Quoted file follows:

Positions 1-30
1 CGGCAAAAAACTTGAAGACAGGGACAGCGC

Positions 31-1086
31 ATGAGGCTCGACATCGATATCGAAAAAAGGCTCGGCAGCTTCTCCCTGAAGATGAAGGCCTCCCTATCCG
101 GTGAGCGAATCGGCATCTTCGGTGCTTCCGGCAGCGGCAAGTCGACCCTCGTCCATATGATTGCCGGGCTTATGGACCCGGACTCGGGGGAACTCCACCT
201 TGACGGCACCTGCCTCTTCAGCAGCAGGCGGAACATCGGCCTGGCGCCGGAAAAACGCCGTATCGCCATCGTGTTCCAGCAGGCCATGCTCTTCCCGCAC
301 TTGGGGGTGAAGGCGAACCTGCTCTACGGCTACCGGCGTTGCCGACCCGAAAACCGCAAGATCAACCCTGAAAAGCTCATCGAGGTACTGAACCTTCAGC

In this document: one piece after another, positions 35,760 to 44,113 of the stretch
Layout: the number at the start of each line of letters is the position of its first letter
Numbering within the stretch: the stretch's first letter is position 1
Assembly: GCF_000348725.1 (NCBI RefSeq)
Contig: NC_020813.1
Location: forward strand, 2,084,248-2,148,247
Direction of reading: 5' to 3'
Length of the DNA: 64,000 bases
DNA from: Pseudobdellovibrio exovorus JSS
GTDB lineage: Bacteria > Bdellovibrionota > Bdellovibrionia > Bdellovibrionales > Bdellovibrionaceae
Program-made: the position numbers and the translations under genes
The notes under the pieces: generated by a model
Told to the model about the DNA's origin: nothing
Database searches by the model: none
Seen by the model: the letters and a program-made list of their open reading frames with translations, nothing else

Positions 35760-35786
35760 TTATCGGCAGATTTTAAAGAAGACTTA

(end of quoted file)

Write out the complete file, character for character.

Positions 1-30
1 CGGCAAAAAACTTGAAGACAGGGACAGCGC

Positions 31-1086
31 ATGAGGCTCGACATCGATATCGAAAAAAGGCTCGGCAGCTTCTCCCTGAAGATGAAGGCCTCCCTATCCG
101 GTGAGCGAATCGGCATCTTCGGTGCTTCCGGCAGCGGCAAGTCGACCCTCGTCCATATGATTGCCGGGCTTATGGACCCGGACTCGGGGGAACTCCACCT
201 TGACGGCACCTGCCTCTTCAGCAGCAGGCGGAACATCGGCCTGGCGCCGGAAAAACGCCGTATCGCCATCGTGTTCCAGCAGGCCATGCTCTTCCCGCAC
301 TTGGGGGTGAAGGCGAACCTGCTCTACGGCTACCGGCGTTGCCGACCCGAAAACCGCAAGATCAACCCTGAAAAGCTCATCGAGGTACTGAACCTTCAGC

In this document: one piece after another, positions 35,760 to 44,113 of the stretch
Layout: the number at the start of each line of letters is the position of its first letter
Numbering within the stretch: the stretch's first letter is position 1
Assembly: GCF_000348725.1 (NCBI RefSeq)
Contig: NC_020813.1
Location: forward strand, 2,084,248-2,148,247
Direction of reading: 5' to 3'
Length of the DNA: 64,000 bases
DNA from: Pseudobdellovibrio exovorus JSS
GTDB lineage: Bacteria > Bdellovibrionota > Bdellovibrionia > Bdellovibrionales > Bdellovibrionaceae
Program-made: the position numbers and the translations under genes
The notes under the pieces: generated by a model
Told to the model about the DNA's origin: nothing
Database searches by the model: none
Seen by the model: the letters and a program-made list of their open reading frames with translations, nothing else

Positions 35760-35786
35760 TTATCGGCAGATTTTAAAGAAGACTTA